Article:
“Berkeley”, the opening track off Until The Autumn by The Story Of (MySpace) compiles male vocals, includes plays on volume, and has an emphasis on melody. Hearing the tune for the first time, I was immediately reminded of Denmark’s epic group Mew. But here, the song is not quite as heavy, not quite as forceful; the listener is allowed to relax.
Of course, the entire album is not like this. “Hawk Gospel” would be better classified as true indie-pop, while “The Flock” is more suited for a soft side of Band Of Horses reference. Sure, some of those earlier elements remain, but, overall, the songs are unique in comparison to one another. The good news: it doesn’t make for a disjointed album.
Until The Autumn is, surprisingly, The Story Of’s fourth studio album, recorded while the group lived in a remote Colorado cabin. The remoteness can be heard throughout the album, emphasizing all the right moments and increasing the sheer greatness of it all.
The Story Of is at their best when they err on the experimental, best heard in tunes like “Veteran’s Day” and “Sparrow”. The former finds the group again beginning softly and sharply increasing and decreasing in volume for true rock moments, while the latter is simply mystifying. But then there’s the anthemic “How It Is” with trumpets blaring and a jingle-ish chorus.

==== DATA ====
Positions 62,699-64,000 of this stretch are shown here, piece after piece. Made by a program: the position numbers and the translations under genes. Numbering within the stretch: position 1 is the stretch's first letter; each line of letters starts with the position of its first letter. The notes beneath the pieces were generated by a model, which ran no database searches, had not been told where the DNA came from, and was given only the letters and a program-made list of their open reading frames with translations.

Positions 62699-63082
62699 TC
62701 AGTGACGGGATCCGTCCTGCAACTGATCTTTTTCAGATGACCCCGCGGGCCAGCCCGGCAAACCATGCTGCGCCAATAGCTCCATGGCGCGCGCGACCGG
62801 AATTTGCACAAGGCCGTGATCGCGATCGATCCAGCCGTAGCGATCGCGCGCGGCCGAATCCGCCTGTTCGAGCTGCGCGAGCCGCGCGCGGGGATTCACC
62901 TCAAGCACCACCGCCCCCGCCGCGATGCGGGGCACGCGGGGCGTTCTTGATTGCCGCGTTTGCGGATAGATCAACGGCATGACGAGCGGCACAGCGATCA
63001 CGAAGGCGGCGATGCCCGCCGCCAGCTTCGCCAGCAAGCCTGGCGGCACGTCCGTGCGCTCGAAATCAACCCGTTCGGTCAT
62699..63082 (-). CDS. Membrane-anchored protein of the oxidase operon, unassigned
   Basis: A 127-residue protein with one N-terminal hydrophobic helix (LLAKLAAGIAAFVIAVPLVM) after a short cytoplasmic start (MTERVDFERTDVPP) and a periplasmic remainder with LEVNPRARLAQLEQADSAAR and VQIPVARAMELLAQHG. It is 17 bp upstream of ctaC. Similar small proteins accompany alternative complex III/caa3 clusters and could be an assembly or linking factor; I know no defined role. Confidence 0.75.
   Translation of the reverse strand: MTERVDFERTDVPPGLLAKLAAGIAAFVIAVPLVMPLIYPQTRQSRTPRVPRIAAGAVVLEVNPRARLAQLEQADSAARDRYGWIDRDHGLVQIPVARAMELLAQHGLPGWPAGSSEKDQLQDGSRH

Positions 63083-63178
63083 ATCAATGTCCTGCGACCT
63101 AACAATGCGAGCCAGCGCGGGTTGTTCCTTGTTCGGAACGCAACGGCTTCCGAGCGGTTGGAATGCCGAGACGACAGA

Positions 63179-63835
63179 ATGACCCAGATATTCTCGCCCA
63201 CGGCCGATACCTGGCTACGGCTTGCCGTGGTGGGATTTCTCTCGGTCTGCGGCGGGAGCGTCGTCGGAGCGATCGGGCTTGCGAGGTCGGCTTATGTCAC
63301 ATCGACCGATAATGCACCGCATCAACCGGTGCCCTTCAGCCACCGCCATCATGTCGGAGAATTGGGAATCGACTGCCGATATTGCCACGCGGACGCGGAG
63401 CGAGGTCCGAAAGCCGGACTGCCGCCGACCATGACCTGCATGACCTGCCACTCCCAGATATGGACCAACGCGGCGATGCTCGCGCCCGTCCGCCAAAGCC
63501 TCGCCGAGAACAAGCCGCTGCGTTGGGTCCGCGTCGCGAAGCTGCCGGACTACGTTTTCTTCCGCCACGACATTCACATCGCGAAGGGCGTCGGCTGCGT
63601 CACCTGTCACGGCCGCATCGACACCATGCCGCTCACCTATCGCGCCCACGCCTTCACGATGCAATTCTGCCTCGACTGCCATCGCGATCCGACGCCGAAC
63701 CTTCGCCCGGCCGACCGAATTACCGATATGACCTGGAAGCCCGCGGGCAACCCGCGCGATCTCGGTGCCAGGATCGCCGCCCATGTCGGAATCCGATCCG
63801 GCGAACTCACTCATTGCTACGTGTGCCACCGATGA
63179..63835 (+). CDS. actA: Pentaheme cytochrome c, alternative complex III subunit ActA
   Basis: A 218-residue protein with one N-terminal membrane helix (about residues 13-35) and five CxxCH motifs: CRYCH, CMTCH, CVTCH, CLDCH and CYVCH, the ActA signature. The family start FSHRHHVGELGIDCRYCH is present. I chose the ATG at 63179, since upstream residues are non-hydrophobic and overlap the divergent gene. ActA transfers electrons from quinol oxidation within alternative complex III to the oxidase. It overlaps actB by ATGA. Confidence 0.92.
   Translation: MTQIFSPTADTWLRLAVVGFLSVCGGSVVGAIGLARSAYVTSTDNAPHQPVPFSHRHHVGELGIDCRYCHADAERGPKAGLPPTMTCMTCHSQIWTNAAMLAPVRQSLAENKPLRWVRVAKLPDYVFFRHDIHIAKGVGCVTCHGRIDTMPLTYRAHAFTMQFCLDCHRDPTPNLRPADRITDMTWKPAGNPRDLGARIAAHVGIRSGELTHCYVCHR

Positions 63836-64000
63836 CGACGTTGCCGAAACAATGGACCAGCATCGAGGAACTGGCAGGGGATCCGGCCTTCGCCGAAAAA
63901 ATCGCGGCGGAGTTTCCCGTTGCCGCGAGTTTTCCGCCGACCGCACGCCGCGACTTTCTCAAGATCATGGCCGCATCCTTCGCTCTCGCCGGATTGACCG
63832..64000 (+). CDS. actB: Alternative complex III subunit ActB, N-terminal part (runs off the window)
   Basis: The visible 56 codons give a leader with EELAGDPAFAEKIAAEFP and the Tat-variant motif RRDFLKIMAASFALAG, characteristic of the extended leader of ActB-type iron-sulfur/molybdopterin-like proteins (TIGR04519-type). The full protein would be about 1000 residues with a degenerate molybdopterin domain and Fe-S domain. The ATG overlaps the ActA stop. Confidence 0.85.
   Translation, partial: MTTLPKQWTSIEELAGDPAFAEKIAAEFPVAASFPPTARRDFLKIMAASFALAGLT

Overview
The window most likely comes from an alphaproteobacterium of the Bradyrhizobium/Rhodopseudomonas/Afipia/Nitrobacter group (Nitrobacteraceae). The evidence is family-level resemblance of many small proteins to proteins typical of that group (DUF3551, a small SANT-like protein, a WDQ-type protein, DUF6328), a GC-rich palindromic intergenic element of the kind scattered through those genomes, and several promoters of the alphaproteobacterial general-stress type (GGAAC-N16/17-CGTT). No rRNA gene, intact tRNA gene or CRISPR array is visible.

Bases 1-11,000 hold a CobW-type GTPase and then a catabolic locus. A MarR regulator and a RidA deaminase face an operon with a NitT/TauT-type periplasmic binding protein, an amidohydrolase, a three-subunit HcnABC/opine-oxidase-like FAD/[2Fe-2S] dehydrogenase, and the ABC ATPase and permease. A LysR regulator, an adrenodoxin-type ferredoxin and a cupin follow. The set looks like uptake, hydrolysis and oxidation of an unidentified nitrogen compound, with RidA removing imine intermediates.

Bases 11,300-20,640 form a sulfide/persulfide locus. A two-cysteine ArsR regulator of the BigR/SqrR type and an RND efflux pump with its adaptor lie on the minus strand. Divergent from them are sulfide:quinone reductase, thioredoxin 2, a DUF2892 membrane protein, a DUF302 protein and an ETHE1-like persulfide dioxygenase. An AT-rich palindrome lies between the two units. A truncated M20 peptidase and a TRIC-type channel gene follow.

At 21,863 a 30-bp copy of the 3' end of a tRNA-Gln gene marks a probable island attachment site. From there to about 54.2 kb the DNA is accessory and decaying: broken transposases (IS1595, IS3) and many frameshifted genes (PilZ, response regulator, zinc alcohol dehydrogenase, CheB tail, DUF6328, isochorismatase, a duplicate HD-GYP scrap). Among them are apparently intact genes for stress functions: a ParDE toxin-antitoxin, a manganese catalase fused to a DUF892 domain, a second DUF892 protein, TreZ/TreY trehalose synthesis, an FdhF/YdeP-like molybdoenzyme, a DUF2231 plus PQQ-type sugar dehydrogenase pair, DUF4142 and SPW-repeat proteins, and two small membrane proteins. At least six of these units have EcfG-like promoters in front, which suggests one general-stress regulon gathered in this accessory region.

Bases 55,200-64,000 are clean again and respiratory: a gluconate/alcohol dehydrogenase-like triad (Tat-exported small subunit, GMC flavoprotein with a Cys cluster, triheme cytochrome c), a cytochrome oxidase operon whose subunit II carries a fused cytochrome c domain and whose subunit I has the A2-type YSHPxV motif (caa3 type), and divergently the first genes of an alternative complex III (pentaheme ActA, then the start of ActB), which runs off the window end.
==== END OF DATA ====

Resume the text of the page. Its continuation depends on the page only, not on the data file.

It’s hard to find a truly weak point on this album, despite its seemingly random flicker between genres and subgenres. To narrow Until The Autumn down to a particular one, like rock or pop or whatever, would be to disgrace it; this album is quite a bit more than your standard genre can hold.
The Story Of: Berkeley [mp3]
[audio:090218_the_story_of_-_berkeley.mp3|titles=Berkeley|artists=The Story Of]
The Story Of: Veteran’s Day
[audio:090218_the_story_of_-_veterans_day.mp3|titles=Veteran’s Day|artists=The Story Of]
2. Hawk Gospel
3. The Flock
4. Lights On Landing
5. Veteran’s Day
8. How It Is
9. Dodge City